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	     Supper at Clark s House.
have repeated.     The doctor was at the head of
the party, trying to pilot them to Clark s House,
in which he was no successful until aided.      An-
derson joined us.    Gaining the house we found
a capital supper set out in the basement,  
roast and raw oysters, ham, corn-cake and
excellent coffee   the negroes in waiting.  For all
this Rawlings took enormous credit to himself.
He was a grand sight, taking the chair at the
head of the table.    It was:  Would you like
some oysters in the morning for breakfast, Gene-
ral?       Would you, Major?   then to the dis-
mayed darkeys:  Get plenty of oysters, the first
thing in the morning!        Anon he turned to
me at his elbow.        I promised you a lodging
  can t do it! we can t stop here to-night;   Gen
Porter has taken this house for a hospital   
Wrap a sheet of the Tribune round you, and you ll
sleep well enough on the ground.         It would
answer that purpose better than the Times, I
retorted, for everybody knew that journal was
neither cold nor hot.        I found out that what
he had stated was true, for when our supper
party broke up, soldiers were bringing the wound-
ed men into the lower rooms.      Determined to
remain in the house that night, if I could, I
went out, stabled horse, got a man to feed and
unharness him, and brought my trappings into
Page
Title:Thomas Butler Gunn Diaries, Volume Nineteen: page one hundred and fifteen
Description:Describes having supper at Clark's House.
Date:1862-04-05
Subject:African Americans; Anderson (reporter); Civil War; Food; Gunn, Thomas Butler; Hamilton, Charles Augustus; Hospitals; Journalism; Military; New York times.; New York tribune.; Peninsular Campaign (Va.); Porter, Fitz-John; Rawlings, Augustus; Siege of Yorktown (Va.); Slaves
Coverage (City/State):[Yorktown, Virginia]
Scan Date:2010-06-14

 

Volume
Title:Thomas Butler Gunn Diaries, Volume Nineteen
Description:Includes Gunn's descriptions of his experiences as a war correspondent for ""The New York Tribune"" in Virginia while traveling with the Army of the Potomac during the Peninsular Campaign; the Siege of Yorktown; the Battle of Williamsburg; his departure from Alexandria on the steamer Kent; the ruins of Hampton, Virginia, after it was burnt by John B. Magruder; touring the gunboat Monitor; the death of Fitz James O'Brien from a gunshot wound; Jim Parton's temporary separation from Fanny Fern; and seeing Robert E. Lee's house in Virginia.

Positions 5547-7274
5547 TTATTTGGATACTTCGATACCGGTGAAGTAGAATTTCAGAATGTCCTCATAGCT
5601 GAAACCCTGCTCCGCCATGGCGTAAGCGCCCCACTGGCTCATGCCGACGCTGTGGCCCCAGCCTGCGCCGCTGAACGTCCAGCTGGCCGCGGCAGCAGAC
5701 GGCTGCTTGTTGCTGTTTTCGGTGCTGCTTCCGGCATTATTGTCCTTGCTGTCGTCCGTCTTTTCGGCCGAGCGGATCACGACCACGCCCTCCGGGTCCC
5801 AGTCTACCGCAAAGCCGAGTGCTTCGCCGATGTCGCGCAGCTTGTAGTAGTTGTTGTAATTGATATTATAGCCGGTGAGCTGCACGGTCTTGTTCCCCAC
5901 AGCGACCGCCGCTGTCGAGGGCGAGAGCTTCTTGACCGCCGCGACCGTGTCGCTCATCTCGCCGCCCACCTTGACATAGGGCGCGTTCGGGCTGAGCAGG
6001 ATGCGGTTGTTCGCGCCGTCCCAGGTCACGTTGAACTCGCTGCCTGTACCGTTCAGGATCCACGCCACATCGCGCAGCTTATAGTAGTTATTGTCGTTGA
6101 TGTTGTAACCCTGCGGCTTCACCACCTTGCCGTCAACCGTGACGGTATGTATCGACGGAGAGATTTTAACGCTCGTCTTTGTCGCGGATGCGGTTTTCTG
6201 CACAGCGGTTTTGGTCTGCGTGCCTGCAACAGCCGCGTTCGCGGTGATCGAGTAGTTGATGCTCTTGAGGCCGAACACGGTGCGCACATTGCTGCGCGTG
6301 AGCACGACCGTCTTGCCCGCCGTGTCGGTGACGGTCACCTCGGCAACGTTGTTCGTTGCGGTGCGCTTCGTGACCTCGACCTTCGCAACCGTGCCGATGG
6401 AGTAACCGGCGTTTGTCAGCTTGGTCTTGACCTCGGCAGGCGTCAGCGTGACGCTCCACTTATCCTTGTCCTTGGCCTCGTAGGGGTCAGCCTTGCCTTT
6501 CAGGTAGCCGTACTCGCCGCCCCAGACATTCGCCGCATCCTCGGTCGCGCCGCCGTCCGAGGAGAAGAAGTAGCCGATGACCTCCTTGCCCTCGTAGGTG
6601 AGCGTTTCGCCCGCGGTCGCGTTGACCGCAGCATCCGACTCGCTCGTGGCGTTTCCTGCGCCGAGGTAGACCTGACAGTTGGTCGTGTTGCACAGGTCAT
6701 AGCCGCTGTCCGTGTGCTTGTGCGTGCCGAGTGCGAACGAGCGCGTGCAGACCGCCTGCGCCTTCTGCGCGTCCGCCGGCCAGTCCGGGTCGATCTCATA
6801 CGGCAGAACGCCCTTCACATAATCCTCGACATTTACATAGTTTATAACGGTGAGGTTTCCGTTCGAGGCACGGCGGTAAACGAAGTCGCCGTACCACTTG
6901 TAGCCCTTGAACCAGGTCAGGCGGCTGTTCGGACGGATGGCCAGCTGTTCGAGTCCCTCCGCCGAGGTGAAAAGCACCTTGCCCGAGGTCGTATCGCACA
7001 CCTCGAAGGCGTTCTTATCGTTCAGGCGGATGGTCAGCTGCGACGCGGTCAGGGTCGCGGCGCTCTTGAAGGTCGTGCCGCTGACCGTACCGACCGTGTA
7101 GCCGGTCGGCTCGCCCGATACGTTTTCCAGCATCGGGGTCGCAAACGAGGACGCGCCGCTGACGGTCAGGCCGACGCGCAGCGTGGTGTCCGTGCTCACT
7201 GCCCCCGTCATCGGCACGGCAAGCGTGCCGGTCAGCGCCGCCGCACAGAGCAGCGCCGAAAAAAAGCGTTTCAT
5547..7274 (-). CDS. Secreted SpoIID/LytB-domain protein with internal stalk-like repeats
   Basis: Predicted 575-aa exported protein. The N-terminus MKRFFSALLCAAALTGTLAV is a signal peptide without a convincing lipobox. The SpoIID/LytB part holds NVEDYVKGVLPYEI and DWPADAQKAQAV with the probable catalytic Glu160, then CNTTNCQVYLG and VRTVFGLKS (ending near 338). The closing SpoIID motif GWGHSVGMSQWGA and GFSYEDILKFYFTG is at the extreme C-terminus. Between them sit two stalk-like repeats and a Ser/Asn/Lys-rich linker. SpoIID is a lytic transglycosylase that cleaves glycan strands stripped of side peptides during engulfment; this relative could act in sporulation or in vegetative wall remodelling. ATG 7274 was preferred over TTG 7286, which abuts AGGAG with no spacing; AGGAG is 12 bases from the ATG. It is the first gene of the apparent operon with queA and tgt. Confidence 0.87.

Subject:Civil War; Gunn, Thomas Butler; Journalism; Marches (U.S. Army); Marriage; Medical care (U.S. Army); Military; Military camp life; Peninsular Campaign (Va.); Prisoners of war (Confederate); Siege of Yorktown (Va.); Slavery; Slaves; Travel; Women
Coverage (City/State):New York, New York; Washington, District of Columbia; Alexandria, Virginia; Hampton, Virginia; Yorktown, Virginia; Williamsburg, Virginia
Note:Thomas Butler Gunn was born February 15, 1826, in Banbury, England, and came to New York in 1849. During the Civil War he worked as a correspondent for the New York Tribune and the New York Evening Post. He returned to England in 1863, and died in Birmingham in April 1903. The collection includes twenty-one volumes of his diaries, including newspaper clippings, letters, photographs, sketches, and various other items inserted by Gunn. Diary entries date from July 7, 1849, to April 7, 1863, and include his experiences with the New York publishing and literary world, his descriptions of boarding houses, his travels throughout the United States, and his experiences traveling with the Federal army as a Civil War correspondent.
Publisher:Missouri History Museum
Rights:Copyright 2010 Missouri History Museum.
Source:Page images, transcriptions, and metadata of the Thomas Butler Gunn diaries have been provided by the Missouri History Museum.